Serena on verge of comeback title victory

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The Independent Online

A horse named Wimbledon is fancied to consolidate his status as favourite to win the Kentucky Derby when he runs in the Santa Anita Derby today. At roughly the same time, Serena Williams will attempt to complete a remarkable comeback with a victory in her first tournament since her Wimbledon triumph eight months ago.

Williams, the top seed, is probably the stronger favourite as she prepares to play Elena Dementieva, of Russia, in the women's singles final at the Nasdaq-100 Open here. That is not only because Williams defeated Dementieva, 6-2, 6-2, in the fourth round at Wimbledon last year, their only previous meeting, but also because the Russian's serve tends to wait to be broken.

In her five matches en route to the final - including a victory in three sets against Venus Williams in the quarter-finals - Dementieva hit three aces and racked up 48 double-faults.

The 22-year-old from Moscow's philosophy is simple. "If you want to be a champion," she said after beating Venus, "it's not all about your serve. You have to win no matter what." It may encourage Dementieva that Serena, the younger, more powerful Williams, also had problems with her serve during her semi-final against Eleni Daniilidou before defeating the Greek in straight sets. Daniilidou broke Williams three times, including the games when she served for the first set and the match.

On the other hand, Dementieva's philosophy applies equally to Williams. "Maybe I got a little too comfortable [in those games]," the defending champion said. "You can never get comfortable. You've got to keep motivated. I think I let myself down. I was just being lazy out there. I said to myself, 'OK, Serena, this is outrageous.' I'm glad it happened, because now I know not to do it any more."

Williams did not stay angry with herself for long, reasoning that there were bound to be a few glitches in her game, given that she was virtually playing from memory after recovering from knee surgery.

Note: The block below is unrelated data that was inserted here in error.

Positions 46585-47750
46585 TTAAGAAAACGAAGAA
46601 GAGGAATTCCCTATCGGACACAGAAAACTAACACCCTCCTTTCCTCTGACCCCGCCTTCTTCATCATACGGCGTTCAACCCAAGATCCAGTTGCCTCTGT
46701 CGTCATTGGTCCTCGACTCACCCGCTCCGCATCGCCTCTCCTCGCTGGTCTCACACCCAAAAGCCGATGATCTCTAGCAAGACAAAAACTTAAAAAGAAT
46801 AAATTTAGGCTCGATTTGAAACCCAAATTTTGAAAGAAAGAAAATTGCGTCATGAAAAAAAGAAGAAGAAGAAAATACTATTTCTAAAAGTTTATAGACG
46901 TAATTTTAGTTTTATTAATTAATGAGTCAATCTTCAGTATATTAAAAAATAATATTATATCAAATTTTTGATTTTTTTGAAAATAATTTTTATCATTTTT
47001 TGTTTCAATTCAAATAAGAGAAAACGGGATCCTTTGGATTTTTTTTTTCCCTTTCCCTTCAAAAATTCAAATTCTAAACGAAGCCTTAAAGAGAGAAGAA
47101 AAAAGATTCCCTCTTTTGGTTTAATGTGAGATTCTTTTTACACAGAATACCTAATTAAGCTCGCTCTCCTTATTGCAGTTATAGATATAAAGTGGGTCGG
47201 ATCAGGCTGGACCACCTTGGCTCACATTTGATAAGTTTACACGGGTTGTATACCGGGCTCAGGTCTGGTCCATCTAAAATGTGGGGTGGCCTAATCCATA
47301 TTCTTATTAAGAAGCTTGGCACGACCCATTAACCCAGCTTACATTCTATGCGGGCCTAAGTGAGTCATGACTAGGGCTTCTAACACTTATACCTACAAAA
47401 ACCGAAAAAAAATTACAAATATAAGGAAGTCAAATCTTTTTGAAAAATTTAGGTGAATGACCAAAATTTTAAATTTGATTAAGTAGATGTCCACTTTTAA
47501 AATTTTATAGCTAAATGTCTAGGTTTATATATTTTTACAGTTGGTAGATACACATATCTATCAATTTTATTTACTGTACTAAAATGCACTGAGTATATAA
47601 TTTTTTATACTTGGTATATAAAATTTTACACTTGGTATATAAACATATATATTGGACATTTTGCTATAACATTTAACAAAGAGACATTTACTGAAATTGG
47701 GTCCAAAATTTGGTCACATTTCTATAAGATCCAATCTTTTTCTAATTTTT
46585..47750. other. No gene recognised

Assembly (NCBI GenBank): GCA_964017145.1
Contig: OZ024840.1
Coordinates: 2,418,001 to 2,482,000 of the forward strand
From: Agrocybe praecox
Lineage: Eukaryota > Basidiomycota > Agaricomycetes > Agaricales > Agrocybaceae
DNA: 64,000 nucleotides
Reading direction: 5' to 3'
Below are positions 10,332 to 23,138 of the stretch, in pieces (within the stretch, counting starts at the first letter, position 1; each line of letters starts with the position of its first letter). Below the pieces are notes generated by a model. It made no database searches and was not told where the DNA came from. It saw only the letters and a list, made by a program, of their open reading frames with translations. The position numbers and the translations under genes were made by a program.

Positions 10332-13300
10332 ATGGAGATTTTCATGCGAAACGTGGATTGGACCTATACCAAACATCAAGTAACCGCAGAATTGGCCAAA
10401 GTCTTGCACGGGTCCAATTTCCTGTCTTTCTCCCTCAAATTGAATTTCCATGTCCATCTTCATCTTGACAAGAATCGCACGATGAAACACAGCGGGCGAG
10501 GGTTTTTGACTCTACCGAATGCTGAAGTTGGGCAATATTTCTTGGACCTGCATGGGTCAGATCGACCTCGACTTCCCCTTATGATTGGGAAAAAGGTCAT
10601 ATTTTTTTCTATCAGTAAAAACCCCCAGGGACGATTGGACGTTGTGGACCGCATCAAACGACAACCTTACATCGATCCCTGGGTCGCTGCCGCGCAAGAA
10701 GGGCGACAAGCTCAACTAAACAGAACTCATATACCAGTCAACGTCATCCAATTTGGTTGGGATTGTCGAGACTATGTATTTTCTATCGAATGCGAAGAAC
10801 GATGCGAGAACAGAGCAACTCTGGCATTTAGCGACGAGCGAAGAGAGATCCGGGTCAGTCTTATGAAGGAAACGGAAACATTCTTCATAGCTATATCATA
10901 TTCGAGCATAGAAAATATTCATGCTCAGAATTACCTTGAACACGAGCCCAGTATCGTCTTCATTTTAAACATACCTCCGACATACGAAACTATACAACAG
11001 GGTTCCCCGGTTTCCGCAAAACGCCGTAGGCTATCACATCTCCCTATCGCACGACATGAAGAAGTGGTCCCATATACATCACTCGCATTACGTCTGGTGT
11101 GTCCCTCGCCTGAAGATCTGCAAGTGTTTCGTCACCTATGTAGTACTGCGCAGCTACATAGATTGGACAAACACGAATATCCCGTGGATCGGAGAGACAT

"Today I digressed a little bit," she said. "I didn't play well. My first server percentage was a bit low, but considering the amount of time I spent off, I didn't really work too much on my serve. I worked hard, but not as much as I wanted. So I'm pretty impressed."

Having said at the outset that she was not going to put pressure on herself by expecting too much, Williams is delighted with her progress. "I think as far as I got right now is a major confidence boost regardless to what happens. Physically, it's a great boost; mentally, it's awesome to be in the final here my first time back since Wimbledon.

"I really am proud of myself, because it's hard to come back. It's nerve-wracking. I kept saying, 'OK, I'm not ready,' and I wanted to make sure when I came back that I would be able to do well. So I'm glad that I was able to wait." Dementieva, who has three Women's Tennis Association Tour singles titles to her name and is being coached this season by Olga Morozova, a finalist at Wimbledon and the French Open in 1974, was reminded that not many players have beaten both Williams sisters in the same tournament.

"I think it's a great experience to play against both of them in the same week," she said, "to feel the difference between them. I'm just very excited to be in the final and to play against Serena. It looks like she's in good shape. I think she has the best serve on the Tour. But I have nothing to lose." The tip for the day is a Wimbledon-Williams double, though not necessarily at a canter.